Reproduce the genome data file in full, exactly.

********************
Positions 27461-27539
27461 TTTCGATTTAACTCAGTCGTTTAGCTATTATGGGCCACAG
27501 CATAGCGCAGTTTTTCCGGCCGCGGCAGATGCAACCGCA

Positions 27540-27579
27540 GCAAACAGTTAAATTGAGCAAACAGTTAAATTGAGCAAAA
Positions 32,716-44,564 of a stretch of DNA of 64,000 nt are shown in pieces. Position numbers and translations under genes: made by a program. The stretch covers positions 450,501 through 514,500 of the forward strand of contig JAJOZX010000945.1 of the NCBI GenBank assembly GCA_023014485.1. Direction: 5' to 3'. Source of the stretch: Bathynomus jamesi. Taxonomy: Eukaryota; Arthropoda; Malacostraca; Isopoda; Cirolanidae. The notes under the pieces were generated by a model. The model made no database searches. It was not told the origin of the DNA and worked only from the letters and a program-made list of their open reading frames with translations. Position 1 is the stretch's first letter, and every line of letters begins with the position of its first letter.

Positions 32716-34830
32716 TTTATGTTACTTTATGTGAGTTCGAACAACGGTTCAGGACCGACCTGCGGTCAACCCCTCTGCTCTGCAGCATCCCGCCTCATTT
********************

Positions 27461-27539
27461 TTTCGATTTAACTCAGTCGTTTAGCTATTATGGGCCACAG
27501 CATAGCGCAGTTTTTCCGGCCGCGGCAGATGCAACCGCA

Positions 27540-27579
27540 GCAAACAGTTAAATTGAGCAAACAGTTAAATTGAGCAAAA
Positions 32,716-44,564 of a stretch of DNA of 64,000 nt are shown in pieces. Position numbers and translations under genes: made by a program. The stretch covers positions 450,501 through 514,500 of the forward strand of contig JAJOZX010000945.1 of the NCBI GenBank assembly GCA_023014485.1. Direction: 5' to 3'. Source of the stretch: Bathynomus jamesi. Taxonomy: Eukaryota; Arthropoda; Malacostraca; Isopoda; Cirolanidae. The notes under the pieces were generated by a model. The model made no database searches. It was not told the origin of the DNA and worked only from the letters and a program-made list of their open reading frames with translations. Position 1 is the stretch's first letter, and every line of letters begins with the position of its first letter.

Positions 32716-34830
32716 TTTATGTTACTTTATGTGAGTTCGAACAACGGTTCAGGACCGACCTGCGGTCAACCCCTCTGCTCTGCAGCATCCCGCCTCATTT